Effect of chronic renal insufficiency on outcomes of carotid endarterectomy

Anton N. Sidawy*, Gilbert Aidinian, Owen N. Johnson, Paul W. White, Kent J. DeZee, William G. Henderson

*Corresponding author for this work

Research output: Contribution to journalArticlepeer-review

43 Scopus citations


Objective: Conflicting data exist regarding the effect of chronic renal insufficiency (CRI) on carotid endarterectomy (CEA) outcomes. A large database was used to analyze the effect of CRI, defined by glomerular filtration rate (GFR), as an independent risk factor of CEA. Methods: Prospectively collected data regarding CEAs performed at 123 Veterans Affairs Medical Centers as part of the National Surgical Quality Improvement Program were retrospectively analyzed. Renal function was used to divide patients into three CRI groups: normal or mild (control; GFR ≥60 mL/min/1.73 m2), moderate (GFR 30 to 59), and severe (GFR <30). Bivariate analysis and multivariate logistic regression were used to characterize risk factors and their associations with 30-day morbidity and mortality. Results: Between Jan 1, 1996, and Dec 31, 2003, 22,080 patients underwent CEA. Patients missing creatinine levels, already dialysis-dependent, or in acute renal failure just before surgery were excluded. This left 20,899 available for analysis, of which 13,965 had a GFR of ≥60, 6,423 had a GFR of 30 to 59, and 511 had a GFR of <30. The incidence of neurologic complications did not differ significantly (control, 1.7%; moderate CRI, 1.9%; severe CRI, 2.7%). The moderate CRI group experienced significantly more cardiac events (1.7% vs 0.9% for controls, P < .001). This remained predictive in the multivariate model even adjusting for all other risk factors (adjusted odds ratio [AOR], 1.6; 95% confidence interval [CI], 1.1-2.3; P = .009). The moderate CRI group also had higher rates of pulmonary complications (2.1% vs 1.3% control; P < .001; AOR, 1.3; 95% CI, 1.0-1.7; P = .031) but not 30-day mortality (P = .269). Those with severe CRI had a much higher mortality (3.1% vs 1.0% control, P < .001), which remained significant in the multivariate model (AOR, 2.7; 95% CI, 1.6-4.8; P < .001). Conclusion: Although impaired renal function does not independently increase the risk of neurologic or infectious complications, CRI is a significant negative independent risk factor in predicting other outcomes after CEA. Patients with moderate CRI (GFR, 30-59 mL/min/1.73 m2) are at increased risk for cardiac and pulmonary morbidity, but not death, and those with severe CRI (GFR <30 mL/min/1.73 m2) have a much higher operative mortality. Patients with CRI should be carefully evaluated before CEA to optimize existing cardiac and pulmonary disease. Understanding this increased risk may assist the surgeon in preoperative counseling and perioperative management.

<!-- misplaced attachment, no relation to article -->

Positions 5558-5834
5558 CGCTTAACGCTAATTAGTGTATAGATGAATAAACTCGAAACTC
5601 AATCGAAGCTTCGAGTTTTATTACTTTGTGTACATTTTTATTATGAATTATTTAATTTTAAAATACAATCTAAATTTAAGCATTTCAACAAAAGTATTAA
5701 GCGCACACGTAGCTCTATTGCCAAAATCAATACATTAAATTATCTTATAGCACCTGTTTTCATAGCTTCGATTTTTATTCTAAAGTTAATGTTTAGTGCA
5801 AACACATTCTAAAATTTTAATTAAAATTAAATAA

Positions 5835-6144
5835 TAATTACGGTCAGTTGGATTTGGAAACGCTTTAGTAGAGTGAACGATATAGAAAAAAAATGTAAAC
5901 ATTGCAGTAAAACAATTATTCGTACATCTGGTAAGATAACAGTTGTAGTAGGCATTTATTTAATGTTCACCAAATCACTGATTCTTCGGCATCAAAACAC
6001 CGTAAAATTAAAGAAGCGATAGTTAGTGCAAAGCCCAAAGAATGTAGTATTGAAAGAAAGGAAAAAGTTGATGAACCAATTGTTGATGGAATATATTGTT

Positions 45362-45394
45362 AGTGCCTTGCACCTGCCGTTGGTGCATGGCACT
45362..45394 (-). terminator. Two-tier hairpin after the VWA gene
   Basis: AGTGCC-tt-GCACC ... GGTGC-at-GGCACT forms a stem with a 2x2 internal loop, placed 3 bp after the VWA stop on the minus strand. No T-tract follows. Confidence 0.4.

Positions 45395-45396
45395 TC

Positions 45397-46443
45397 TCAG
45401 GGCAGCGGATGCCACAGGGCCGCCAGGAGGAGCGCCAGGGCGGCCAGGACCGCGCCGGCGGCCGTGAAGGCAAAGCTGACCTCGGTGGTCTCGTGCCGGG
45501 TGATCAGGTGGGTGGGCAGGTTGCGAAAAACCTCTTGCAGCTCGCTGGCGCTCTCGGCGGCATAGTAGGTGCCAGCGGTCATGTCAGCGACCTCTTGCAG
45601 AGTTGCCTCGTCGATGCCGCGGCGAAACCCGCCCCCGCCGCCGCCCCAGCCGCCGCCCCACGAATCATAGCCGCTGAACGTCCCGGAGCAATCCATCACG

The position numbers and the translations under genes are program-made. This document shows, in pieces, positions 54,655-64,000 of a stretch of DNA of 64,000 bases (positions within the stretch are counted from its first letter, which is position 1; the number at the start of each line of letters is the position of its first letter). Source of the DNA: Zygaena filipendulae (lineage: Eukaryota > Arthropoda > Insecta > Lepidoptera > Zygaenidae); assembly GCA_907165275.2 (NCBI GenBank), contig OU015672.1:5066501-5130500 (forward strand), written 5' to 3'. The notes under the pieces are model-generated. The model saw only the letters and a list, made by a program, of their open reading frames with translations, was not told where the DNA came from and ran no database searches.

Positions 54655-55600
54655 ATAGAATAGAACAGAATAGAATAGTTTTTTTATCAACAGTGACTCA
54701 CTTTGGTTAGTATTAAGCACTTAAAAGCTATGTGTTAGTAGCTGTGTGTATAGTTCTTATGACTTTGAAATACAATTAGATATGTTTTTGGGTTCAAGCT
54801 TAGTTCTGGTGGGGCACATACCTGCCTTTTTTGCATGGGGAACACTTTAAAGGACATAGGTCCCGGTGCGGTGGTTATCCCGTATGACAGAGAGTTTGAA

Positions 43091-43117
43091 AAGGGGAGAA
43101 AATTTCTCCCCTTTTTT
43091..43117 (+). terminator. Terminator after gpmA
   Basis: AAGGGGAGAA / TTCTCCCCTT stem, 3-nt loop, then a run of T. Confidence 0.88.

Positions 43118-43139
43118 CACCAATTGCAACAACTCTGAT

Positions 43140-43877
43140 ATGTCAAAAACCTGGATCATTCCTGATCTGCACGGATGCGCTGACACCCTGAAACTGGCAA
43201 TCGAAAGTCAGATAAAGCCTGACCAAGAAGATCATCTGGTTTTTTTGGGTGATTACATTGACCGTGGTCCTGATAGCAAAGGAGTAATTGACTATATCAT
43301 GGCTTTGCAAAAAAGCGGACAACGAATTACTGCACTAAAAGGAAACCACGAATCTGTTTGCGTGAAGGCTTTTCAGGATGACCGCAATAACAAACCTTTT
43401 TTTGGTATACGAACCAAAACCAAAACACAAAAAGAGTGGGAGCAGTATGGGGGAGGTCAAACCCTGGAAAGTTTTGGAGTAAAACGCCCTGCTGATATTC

Original languageEnglish
Pages (from-to)1423-1430
Number of pages8
JournalJournal of Vascular Surgery
Issue number6
StatePublished - Dec 2008
Externally publishedYes


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